Our star contributor Stacy Danielle Stephens is back. Today, she brings us her look at Oliver Stone’s JFK. As always, her eye for history and analysis brings the subject to life.
On November 22nd, 1963, that bright shining moment which was Camelot abruptly faded to black. In an amazingly similar way, when we look back at December 20th, 1991, we see that this big blue ball we know as the earth, after several centuries of spinning and moving just as Galileo insisted it did, began to go flat. With the release of Oliver Stone’s JFK, an adroit concatenation of details became more convincing than a rational evaluation of what those details added up to, because it succeeded where David Miller’s Executive Action (1973) failed. As Roger Ebert concluded, in JFK, Oliver Stone was able to “marshal the anger… gnawing away on some dark shelf of the national psyche.”
It should be noted in passing that contrary to what has been said for more than fifty years, more than one hunter using the same model rifle and same ammunition attributed to Oswald has managed to replicate the allegedly impossible, putting three shots, and not just two, into a moving target at the same angle and distance; experienced crime scene investigators using precise laser measurements have digitally reconstructed the details of Dealey Plaza and recreated the events of that historic day; without resorting to magic, ballistics experts using a bullet identical to the one found on the gurney have replicated its assumed performance in simulated human bodies placed in the position of the president and Governor Connally; and experienced forensic pathologists have evaluated the skull fragments, concluding that those grisly moments revealed in the Zapruder film are the consequences of two bullets, both fired from behind, with the first shattering the skull in a manner familiar to pathologists who conduct examinations of fatal gunshots to the human head. None of this, or even all of it taken together, gives any indication of any shooter other than Oswald, but of course, it doesn’t prove that Oswald was the shooter, or that one shooter acted alone. If one believes there was a conspiracy, one cannot be convinced by the available evidence that there was no conspiracy, yet if one wishes to dismiss any possibility of a conspiracy, one is hard pressed to ignore the myriad coincidences surrounding this assassination. And this is the strength of Oliver Stone’s JFK.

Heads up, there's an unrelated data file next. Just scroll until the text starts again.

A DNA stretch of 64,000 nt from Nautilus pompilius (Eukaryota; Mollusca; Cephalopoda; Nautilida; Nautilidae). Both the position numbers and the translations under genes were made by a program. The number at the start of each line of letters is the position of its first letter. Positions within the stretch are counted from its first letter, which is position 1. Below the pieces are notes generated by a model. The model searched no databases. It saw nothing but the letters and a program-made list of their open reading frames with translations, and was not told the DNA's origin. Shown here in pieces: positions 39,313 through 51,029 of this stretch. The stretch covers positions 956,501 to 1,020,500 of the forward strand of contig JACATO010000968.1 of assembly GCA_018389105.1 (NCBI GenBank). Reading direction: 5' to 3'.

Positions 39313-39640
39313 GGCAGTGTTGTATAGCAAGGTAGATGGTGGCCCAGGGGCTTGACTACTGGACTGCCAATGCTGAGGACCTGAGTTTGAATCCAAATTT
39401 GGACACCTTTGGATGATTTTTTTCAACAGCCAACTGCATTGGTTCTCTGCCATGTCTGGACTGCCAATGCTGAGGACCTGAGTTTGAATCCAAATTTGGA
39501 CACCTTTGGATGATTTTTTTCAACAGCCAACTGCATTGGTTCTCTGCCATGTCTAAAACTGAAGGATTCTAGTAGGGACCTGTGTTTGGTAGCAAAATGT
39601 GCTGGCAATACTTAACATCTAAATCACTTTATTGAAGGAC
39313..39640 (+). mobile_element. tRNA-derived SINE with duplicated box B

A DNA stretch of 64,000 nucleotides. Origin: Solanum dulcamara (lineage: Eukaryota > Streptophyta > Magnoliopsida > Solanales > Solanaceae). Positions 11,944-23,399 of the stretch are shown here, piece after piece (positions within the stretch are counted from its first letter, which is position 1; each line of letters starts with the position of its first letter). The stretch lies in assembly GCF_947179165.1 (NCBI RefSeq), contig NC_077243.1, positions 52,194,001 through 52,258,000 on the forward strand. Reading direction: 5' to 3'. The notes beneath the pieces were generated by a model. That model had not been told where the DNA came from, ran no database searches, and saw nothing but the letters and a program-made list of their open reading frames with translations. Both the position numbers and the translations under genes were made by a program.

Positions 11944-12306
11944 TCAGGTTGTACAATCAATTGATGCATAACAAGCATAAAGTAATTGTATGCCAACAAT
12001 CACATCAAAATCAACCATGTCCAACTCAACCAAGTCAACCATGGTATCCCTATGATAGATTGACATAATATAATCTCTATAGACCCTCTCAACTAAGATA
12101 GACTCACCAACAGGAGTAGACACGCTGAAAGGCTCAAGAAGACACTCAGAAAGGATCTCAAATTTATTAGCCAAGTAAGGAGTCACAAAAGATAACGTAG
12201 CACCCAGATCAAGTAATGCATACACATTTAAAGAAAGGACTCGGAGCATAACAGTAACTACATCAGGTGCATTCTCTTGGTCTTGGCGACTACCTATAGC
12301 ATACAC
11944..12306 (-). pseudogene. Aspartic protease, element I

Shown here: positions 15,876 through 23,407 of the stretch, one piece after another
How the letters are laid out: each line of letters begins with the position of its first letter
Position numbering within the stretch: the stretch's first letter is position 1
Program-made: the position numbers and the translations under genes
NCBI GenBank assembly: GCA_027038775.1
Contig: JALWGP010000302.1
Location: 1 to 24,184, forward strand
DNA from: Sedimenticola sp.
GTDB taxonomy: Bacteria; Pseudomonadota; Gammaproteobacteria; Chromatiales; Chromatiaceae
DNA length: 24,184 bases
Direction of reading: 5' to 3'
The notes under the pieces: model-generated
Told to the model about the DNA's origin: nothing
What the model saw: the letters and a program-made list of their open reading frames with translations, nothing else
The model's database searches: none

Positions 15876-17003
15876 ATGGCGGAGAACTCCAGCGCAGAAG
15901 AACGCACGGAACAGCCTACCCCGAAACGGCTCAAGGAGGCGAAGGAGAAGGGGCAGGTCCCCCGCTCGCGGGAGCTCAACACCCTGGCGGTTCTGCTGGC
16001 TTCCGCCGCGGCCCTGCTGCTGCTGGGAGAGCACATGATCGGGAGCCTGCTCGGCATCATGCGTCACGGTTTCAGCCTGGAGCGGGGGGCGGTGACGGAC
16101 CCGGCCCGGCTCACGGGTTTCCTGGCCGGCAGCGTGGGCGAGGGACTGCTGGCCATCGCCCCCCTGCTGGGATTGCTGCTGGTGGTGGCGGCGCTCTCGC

Stone does not fail to marshal facts, but he uses them for emotional impact rather than for their factual value, just as one collecting bricks need not build a wall with them, but might choose instead to hurl them for impact. “The film hurtles,” (Ebert again) “for 188 minutes through a sea of information and conjecture, and never falters…” This is not to say his collection of facts is complete, or that the facts themselves have all been, or even could be, verified beyond question. Stone himself conceded, perhaps disingenuously, that JFK was an “alternative myth”.
The impact of his impeccably crafted myth is all the greater for its cast of mythic proportions. Donald Sutherland, Edward Asner, Jack Lemmon, Walter Matthau, Kevin Bacon, and John Candy are all cast in minor roles. Joe Pesci is cast in one of his best supporting roles, and Tommy Lee Jones, as Clay Shaw, plays one of his most unusual roles impeccably well, effectively giving the devil his understated due as a foil to Costner’s equally impeccable presentation of a District Attorney caught up in something surely beyond his jurisdiction, and yet falling somehow squarely within it.